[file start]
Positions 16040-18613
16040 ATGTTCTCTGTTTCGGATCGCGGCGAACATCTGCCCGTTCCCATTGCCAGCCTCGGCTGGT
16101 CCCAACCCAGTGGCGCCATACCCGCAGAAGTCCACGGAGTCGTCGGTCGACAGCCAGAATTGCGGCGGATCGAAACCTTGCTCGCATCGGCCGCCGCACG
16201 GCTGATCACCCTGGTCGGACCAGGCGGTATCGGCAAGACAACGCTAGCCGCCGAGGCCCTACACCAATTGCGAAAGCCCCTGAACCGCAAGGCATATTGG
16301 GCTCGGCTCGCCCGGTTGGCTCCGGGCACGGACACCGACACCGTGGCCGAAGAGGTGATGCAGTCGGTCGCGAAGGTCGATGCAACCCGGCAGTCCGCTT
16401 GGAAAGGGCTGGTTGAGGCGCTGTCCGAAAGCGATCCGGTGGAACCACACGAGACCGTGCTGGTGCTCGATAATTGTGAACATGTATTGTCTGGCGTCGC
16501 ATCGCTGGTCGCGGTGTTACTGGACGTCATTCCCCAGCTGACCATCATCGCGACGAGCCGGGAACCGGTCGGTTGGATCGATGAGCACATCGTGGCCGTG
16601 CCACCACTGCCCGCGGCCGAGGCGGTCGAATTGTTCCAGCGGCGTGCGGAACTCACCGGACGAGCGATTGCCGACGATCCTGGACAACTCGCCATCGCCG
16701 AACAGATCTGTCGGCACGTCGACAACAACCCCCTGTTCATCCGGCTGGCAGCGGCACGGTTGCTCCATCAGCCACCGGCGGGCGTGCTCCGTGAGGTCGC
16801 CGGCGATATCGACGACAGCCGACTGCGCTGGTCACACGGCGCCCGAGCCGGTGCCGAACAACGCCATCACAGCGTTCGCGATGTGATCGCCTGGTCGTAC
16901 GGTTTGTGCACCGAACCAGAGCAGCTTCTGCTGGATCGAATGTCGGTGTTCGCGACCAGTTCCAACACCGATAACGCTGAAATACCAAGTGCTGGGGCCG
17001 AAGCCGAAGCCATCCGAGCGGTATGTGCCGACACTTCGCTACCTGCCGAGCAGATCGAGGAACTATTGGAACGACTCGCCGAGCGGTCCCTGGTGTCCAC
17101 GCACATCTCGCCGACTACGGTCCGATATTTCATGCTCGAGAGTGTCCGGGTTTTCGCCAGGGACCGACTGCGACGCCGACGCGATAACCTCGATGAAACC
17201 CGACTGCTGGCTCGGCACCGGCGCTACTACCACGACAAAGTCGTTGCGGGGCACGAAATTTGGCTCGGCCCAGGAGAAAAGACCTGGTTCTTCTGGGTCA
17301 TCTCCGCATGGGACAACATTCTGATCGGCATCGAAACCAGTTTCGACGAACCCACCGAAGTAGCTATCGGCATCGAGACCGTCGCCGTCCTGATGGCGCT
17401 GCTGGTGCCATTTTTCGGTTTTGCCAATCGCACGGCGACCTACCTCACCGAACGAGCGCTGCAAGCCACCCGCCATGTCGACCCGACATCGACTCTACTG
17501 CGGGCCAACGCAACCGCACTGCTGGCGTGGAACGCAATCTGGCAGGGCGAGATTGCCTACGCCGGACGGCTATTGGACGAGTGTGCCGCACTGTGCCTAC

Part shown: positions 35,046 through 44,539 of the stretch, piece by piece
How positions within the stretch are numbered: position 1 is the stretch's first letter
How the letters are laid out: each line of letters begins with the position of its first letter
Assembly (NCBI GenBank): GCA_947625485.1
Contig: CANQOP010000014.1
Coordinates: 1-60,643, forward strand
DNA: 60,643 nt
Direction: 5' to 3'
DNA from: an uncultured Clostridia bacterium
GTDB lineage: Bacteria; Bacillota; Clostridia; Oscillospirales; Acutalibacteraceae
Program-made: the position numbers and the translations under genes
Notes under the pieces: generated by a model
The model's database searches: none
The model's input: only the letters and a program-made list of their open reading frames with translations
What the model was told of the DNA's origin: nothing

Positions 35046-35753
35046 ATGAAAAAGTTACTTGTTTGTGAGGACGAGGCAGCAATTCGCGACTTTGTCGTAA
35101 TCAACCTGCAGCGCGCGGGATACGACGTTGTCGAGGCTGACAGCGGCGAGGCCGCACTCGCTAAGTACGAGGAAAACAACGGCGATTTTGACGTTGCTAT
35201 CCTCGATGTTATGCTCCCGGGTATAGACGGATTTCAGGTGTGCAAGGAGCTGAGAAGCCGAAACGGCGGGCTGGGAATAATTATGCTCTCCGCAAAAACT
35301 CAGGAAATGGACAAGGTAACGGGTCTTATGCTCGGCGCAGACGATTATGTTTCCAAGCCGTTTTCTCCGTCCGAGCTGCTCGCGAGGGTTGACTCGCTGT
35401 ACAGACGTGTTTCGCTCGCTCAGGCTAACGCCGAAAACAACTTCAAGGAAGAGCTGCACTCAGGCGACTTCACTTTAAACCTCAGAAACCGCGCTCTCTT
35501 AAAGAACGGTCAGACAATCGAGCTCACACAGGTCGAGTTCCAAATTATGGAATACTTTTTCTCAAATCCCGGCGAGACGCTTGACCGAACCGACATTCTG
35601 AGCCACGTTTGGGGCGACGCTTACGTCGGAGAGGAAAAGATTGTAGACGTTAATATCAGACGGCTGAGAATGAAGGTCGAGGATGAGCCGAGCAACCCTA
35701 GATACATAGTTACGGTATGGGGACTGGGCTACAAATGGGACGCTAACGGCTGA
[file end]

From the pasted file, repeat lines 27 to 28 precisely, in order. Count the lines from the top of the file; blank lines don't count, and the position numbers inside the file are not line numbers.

GTDB lineage: Bacteria; Bacillota; Clostridia; Oscillospirales; Acutalibacteraceae
Program-made: the position numbers and the translations under genes